For Immediate Release: March 4, 2005; corrected April 22, 2005
Contact - BIS Public Affairs 202-482-2721
The U.S. Department of Commerce’s Bureau of Industry and Security (BIS) today announced that the Stoelting Company of Wood Dale, Illinois, and its president, LaVern Miller, were sentenced in connection with criminal violations of the Export Administration Act for illegally exporting polygraph machines to the People’s Republic of China (PRC).
Between January 1998 and February 1999, Stoelting, under Miller’s direction, knowingly exported and attempted to export polygraph equipment to the PRC without the required licenses from the Department of Commerce.
"BIS vigorously enforces U.S. export controls on crime control equipment that could be used to violate basic human rights," said Wendy Wysong, Acting Assistant Secretary of Commerce for Export Enforcement.
Miller was sentenced to two and half years probation, including six months of electronically monitored home confinement, 500 hours community service and a criminal fine equivalent to the costs of probation and electronic monitoring, estimated to be $18,000. The Stoelting Company was sentenced to two and a half years corporate probation and a $20,000 criminal fine.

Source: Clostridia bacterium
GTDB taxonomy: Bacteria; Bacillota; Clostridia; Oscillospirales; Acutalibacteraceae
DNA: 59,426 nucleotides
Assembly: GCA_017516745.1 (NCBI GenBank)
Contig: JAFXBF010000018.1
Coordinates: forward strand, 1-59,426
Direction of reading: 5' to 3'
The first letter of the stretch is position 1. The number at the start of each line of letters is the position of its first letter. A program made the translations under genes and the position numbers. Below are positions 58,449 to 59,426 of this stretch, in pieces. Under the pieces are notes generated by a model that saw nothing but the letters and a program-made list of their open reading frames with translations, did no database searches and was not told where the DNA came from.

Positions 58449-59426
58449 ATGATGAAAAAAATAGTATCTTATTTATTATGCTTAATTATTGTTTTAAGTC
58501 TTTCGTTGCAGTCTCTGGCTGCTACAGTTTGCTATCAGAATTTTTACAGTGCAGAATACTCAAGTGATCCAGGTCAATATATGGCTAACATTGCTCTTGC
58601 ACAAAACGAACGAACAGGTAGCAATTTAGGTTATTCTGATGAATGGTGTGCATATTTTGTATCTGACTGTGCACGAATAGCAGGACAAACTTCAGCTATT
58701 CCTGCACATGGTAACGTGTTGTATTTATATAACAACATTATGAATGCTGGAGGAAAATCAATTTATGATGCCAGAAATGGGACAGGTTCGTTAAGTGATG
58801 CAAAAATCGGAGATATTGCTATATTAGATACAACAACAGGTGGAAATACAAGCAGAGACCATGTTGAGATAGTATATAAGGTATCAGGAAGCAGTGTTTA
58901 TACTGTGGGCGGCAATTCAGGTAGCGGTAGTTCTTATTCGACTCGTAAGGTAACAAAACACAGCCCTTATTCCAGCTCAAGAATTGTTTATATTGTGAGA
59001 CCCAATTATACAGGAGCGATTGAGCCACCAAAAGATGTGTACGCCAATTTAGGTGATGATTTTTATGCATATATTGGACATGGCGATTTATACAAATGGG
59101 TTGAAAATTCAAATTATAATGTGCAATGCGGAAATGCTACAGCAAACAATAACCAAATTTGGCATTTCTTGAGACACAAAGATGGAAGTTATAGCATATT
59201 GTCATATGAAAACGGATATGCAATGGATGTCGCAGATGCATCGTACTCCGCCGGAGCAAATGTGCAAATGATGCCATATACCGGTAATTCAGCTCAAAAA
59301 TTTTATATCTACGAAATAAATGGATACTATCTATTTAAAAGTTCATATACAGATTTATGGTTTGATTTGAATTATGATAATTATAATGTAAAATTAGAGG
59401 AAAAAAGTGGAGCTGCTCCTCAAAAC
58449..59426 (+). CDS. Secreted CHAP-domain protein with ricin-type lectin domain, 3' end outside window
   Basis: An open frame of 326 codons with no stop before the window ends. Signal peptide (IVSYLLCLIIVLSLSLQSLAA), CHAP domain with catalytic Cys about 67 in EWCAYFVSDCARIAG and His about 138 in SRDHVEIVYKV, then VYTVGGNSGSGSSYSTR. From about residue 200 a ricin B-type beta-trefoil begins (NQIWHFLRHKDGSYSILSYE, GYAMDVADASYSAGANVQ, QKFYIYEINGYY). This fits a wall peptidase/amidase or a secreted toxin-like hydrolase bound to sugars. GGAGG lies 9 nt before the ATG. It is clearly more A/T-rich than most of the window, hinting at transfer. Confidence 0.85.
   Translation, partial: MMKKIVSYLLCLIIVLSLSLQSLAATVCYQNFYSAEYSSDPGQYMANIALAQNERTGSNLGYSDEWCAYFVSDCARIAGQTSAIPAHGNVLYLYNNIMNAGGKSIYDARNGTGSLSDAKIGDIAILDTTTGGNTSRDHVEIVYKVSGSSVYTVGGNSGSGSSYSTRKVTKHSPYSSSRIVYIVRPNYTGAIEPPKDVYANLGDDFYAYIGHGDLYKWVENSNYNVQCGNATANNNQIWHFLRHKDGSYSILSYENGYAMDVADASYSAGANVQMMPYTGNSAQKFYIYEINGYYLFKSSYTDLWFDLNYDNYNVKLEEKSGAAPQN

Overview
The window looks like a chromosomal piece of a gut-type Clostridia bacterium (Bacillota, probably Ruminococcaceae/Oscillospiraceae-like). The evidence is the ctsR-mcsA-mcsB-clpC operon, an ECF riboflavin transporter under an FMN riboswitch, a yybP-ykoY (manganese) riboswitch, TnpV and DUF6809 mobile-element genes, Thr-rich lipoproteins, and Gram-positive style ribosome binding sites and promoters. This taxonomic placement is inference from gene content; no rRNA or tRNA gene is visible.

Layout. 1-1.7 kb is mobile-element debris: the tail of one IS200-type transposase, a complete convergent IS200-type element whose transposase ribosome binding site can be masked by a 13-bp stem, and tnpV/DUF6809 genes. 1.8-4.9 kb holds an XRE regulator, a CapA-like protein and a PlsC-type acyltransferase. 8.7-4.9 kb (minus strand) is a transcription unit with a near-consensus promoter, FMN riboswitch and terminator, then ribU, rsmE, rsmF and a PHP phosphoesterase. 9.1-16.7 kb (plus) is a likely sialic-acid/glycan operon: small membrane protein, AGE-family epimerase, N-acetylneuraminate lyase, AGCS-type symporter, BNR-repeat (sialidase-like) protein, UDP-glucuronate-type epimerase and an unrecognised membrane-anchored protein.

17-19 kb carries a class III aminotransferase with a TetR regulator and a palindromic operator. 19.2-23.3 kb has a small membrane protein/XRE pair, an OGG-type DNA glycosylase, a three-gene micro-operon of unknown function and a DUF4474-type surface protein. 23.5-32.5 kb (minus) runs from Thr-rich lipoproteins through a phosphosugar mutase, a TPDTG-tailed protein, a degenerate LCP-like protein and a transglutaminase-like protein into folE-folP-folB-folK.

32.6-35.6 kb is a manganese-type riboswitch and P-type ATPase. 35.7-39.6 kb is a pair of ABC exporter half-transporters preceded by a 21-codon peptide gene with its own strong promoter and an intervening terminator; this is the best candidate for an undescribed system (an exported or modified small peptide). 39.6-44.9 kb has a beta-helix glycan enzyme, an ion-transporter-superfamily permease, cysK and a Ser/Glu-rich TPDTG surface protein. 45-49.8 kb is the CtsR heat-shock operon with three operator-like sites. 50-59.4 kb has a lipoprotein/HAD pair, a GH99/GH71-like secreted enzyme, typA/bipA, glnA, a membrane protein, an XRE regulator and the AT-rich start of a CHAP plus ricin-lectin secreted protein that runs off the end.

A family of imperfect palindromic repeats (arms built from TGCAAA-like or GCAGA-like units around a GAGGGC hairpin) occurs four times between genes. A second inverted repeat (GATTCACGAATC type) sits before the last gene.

The Department of Commerce announced in June 2004 that Stoelting agreed to a $44,000 civil penalty and a five-year denial of export privileges to settle administrative charges in this case. The denial of export privileges was suspended provided that Stoelting does not violate the EAR during the five-year period. LaVern Miller also agreed to pay a $44,000 civil penalty to settle related administrative charges (see press release dated June 8, 2004).
The BIS Office of Export Enforcement enforces export control and related public safety laws to advance U.S. national security, foreign policy and economic interests.
Acting Assistant Secretary Wysong commended the Special Agents of the Chicago Field Office of the Office of Export Enforcement for their work on this investigation.